So if you go back to the beginning and go through, you can see that there are a lot of rough spots in the presentation: purposely blurry photos, changes in lighting, a variety of poses or images without a person even present … like scratch paper work for character design, except entirely focused on the setting and final product.
The material on board, that’s the only thing I had any confidence in, and even then, had to delude myself to actually make it a reality. So while I knew some aspects of it would be rough around the edges - or rough straight into the center - I was willing to accept those flaws if it meant that there was actual creating happening.
So if I have any advice at all to people interested in creating, my advice isn’t to practice practice practice. That’s obvious if you want to make anything good that you can take pride in. So yes, write write write draw draw draw compose compose compose and just keep getting better. Never stop getting better.
But if you’re considering putting together creative content, there’s probably already a corner of your brain where you’ve been obsessing and fine-tuning the material for years. You have material inside you that you will never improve upon until you actually make it. Even if you work in complete obscurity for long periods of time, making your creative content an actual existing thing is a major accomplishment.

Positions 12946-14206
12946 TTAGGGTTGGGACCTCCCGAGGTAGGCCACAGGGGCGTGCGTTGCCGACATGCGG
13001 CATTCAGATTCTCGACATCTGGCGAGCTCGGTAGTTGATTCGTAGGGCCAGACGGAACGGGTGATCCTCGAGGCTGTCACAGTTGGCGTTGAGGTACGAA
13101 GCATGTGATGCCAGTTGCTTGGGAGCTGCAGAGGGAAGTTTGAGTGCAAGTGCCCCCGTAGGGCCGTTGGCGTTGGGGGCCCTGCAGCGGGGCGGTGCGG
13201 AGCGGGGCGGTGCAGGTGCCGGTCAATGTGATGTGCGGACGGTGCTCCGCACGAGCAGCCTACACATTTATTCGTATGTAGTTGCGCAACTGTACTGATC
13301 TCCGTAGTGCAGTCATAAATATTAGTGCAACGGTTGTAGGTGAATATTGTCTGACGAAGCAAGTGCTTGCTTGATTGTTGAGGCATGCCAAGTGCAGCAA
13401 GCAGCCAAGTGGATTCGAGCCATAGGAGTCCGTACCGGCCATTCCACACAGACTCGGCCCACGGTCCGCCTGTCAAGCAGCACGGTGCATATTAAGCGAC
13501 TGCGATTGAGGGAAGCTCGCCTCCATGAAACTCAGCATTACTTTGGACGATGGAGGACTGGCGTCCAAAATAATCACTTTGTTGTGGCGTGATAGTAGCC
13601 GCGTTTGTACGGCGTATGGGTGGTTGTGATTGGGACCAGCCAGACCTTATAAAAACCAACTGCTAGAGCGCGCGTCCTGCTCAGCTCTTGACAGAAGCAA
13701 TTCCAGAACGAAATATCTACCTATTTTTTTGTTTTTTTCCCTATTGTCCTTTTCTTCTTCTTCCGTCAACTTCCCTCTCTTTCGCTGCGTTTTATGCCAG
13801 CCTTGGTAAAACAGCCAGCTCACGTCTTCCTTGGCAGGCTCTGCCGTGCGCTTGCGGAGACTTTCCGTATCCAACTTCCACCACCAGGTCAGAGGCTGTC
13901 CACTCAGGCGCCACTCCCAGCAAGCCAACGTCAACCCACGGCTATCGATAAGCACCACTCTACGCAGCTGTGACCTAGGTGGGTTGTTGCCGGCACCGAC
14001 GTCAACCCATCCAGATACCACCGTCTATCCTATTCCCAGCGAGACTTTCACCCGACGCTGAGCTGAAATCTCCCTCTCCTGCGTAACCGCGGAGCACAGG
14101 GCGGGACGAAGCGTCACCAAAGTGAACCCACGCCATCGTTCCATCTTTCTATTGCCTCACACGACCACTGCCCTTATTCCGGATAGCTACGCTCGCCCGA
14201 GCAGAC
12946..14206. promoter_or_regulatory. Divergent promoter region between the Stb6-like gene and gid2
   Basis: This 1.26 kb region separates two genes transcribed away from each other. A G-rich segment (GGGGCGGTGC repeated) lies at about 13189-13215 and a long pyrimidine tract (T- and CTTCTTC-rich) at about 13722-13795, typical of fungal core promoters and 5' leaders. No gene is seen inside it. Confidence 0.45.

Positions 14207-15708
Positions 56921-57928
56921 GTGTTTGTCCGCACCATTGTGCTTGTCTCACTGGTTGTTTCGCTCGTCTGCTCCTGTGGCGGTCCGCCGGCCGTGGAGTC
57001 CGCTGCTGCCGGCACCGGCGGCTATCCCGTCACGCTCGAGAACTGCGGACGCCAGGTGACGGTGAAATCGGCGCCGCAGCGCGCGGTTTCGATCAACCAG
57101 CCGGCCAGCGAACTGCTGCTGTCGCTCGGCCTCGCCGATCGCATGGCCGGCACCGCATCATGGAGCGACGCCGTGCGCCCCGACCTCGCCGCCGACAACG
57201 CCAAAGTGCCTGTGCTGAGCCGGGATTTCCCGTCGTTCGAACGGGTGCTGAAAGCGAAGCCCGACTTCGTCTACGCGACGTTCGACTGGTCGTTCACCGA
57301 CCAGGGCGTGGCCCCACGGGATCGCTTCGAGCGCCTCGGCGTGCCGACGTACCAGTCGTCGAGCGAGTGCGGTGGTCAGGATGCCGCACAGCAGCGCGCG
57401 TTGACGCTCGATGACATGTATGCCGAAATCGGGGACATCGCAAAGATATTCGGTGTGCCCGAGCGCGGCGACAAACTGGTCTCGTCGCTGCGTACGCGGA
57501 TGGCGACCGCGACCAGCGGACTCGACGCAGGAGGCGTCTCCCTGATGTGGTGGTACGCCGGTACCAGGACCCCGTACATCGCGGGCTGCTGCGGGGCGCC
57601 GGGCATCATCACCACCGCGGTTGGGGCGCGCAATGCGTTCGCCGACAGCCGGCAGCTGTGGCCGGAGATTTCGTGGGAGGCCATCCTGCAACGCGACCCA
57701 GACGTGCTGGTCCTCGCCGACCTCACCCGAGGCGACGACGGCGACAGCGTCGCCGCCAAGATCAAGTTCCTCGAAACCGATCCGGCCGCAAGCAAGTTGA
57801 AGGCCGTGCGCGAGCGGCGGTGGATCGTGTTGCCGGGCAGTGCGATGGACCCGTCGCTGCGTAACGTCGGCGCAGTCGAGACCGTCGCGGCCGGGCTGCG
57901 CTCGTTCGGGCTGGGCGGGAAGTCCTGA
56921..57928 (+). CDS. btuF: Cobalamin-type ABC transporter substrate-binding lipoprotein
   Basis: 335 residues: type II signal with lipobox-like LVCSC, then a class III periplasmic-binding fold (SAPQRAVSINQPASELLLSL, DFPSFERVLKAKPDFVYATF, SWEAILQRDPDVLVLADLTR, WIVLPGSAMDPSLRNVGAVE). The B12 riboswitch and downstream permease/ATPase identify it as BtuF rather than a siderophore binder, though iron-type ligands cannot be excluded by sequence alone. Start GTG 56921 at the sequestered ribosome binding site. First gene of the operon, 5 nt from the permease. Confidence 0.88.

My advice is straightforward. Break through that wall. Set goals for yourself that will force you to keep creating - whether that is an obligatory monthly deadline or weekly deadline or even daily deadline - whatever it takes to make sure that you keep creating. Even if no one is reading or listening or watching, keep meeting your deadline. Make your work. Tell yourself whatever you need to.
You’re the best creator in your own head. And every voice inside your head telling you not to make, not to create, not to go ahead may indeed be some inner you - but so is every other voice telling you to go ahead. So don’t let yourself drown yourself out.
And enjoy it.